leases, manages, and programs
City of Baltimore golf courses (5) 1985
Baltimore Municipal Golf Corporation runs the courses and also
makes contributions to local youth sports
Baltimore city parks Early 1990s
Parks and People Foundation undertakes innovative work on the
environment and programs for urban youth
Baltimore neighborhood markets
(5)
1995 All under Baltimore Public Markets Corporation
Detroit Institute of Arts 1998
Several hundred million dollars of funds raised by non-proft
body that manages the DIA
Former Charles Village branch of
the Enoch Pratt Free Library
Late 1990s
Has grown impressively for over a decade as the non-proft
Village Learning Place; leased from the city for $1 a year
St. Paul Recreation Centers (12) 2000s
Proving sustainable; also broader role, e.g. a couple focus on arts
and science programming
Clark Park, Detroit 2000s Non-proft management and programming of a city park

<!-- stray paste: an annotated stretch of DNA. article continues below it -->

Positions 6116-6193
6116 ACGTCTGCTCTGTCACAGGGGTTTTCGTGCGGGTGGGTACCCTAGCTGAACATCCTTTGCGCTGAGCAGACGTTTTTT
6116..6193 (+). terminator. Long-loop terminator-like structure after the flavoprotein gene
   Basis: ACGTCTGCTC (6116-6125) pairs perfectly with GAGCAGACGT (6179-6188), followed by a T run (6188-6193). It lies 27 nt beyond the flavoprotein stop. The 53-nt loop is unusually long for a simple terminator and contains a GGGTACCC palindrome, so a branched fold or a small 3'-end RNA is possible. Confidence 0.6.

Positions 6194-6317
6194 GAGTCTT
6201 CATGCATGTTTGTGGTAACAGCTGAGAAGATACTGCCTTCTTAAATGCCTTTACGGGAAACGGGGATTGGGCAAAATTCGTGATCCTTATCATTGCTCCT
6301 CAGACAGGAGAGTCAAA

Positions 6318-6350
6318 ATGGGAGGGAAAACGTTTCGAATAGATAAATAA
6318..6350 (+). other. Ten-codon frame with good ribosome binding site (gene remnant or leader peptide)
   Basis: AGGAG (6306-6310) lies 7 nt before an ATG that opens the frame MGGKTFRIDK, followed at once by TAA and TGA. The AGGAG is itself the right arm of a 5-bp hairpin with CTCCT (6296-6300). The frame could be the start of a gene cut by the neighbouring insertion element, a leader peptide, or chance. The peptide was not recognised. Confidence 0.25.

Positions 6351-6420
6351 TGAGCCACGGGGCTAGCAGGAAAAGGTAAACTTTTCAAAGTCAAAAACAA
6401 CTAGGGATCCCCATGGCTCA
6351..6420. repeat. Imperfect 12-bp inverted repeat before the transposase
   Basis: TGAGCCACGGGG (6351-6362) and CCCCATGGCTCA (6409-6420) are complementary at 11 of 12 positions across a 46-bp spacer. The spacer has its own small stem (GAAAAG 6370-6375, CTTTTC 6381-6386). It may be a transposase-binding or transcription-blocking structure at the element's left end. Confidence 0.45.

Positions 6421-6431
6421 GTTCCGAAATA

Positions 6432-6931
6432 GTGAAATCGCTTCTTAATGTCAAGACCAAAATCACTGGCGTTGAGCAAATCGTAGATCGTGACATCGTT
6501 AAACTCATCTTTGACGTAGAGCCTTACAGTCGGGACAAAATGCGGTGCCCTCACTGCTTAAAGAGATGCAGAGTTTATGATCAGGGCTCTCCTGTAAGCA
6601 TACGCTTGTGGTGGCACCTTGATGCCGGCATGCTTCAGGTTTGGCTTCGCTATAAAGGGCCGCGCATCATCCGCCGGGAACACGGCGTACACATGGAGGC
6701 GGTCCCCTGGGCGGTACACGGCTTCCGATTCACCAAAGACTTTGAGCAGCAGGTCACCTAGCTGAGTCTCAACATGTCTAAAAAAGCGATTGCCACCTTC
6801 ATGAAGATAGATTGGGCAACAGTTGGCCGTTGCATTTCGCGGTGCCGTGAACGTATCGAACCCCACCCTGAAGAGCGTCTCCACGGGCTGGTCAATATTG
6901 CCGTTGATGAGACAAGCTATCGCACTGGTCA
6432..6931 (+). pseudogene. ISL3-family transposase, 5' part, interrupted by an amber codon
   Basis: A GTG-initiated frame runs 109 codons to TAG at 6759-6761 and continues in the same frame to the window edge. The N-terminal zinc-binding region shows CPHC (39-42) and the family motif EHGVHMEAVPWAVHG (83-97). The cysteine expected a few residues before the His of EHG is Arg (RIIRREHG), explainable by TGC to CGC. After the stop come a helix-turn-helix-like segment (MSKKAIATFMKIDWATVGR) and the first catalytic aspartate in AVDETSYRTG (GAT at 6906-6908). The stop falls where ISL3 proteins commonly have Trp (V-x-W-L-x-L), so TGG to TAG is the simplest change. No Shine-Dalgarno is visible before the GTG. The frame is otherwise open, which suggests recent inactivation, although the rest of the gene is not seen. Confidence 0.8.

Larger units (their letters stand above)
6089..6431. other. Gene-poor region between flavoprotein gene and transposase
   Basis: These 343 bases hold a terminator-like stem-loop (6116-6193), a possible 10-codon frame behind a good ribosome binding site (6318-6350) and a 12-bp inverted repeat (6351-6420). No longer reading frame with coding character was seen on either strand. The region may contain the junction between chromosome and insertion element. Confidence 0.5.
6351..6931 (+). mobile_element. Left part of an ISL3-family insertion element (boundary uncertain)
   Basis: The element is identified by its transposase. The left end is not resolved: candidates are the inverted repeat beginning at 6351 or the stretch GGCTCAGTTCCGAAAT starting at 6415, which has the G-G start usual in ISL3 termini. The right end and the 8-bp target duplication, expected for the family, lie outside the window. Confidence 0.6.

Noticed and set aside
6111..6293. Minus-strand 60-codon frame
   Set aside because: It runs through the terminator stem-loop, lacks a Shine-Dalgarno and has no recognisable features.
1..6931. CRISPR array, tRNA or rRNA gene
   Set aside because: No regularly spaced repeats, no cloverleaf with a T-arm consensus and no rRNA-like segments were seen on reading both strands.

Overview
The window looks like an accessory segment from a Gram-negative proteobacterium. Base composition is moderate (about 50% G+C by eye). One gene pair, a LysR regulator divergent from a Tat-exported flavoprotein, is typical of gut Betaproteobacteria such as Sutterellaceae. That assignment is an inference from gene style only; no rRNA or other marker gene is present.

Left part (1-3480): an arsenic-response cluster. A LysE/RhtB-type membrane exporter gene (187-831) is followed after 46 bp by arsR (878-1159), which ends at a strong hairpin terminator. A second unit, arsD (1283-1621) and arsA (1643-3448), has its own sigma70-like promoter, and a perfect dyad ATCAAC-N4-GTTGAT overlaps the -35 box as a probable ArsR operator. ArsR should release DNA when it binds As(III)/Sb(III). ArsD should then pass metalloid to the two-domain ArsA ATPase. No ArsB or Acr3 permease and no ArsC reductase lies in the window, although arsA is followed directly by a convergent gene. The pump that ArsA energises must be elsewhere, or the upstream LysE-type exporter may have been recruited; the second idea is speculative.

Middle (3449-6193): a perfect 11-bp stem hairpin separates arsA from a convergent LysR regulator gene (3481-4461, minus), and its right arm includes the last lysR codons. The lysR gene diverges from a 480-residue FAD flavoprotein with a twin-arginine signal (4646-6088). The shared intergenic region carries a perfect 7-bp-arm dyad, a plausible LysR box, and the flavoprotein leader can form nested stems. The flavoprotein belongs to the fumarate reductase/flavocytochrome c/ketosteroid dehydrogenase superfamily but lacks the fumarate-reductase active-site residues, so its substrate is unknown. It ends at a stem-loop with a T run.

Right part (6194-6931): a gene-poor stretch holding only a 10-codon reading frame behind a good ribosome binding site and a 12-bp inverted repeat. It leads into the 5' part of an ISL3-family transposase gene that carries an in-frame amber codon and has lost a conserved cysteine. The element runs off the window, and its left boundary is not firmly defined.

Detroit Eastern Market 2000s
Non-proft managed, popular with residents and tourists,
especially in summer, and successful at raising rent and
foundation grants
Some Detroit city parks 2000s Detroit PAL mows and runs sports leagues in several city parks
Lexington Market 2005
Run by Lexington Market Inc., a quasi-public corporation; city-
owned Baltimore Development Corp. is planning a multimillion-
dollar renovation to transform the market into a regional
attraction
Detroit Zoo and Belle Isle
Nature Zoo
2006
Detroit Zoological Society is responsible for governance,
management, and operations of both assets
Baltimore Rec. centers (8) 2009-12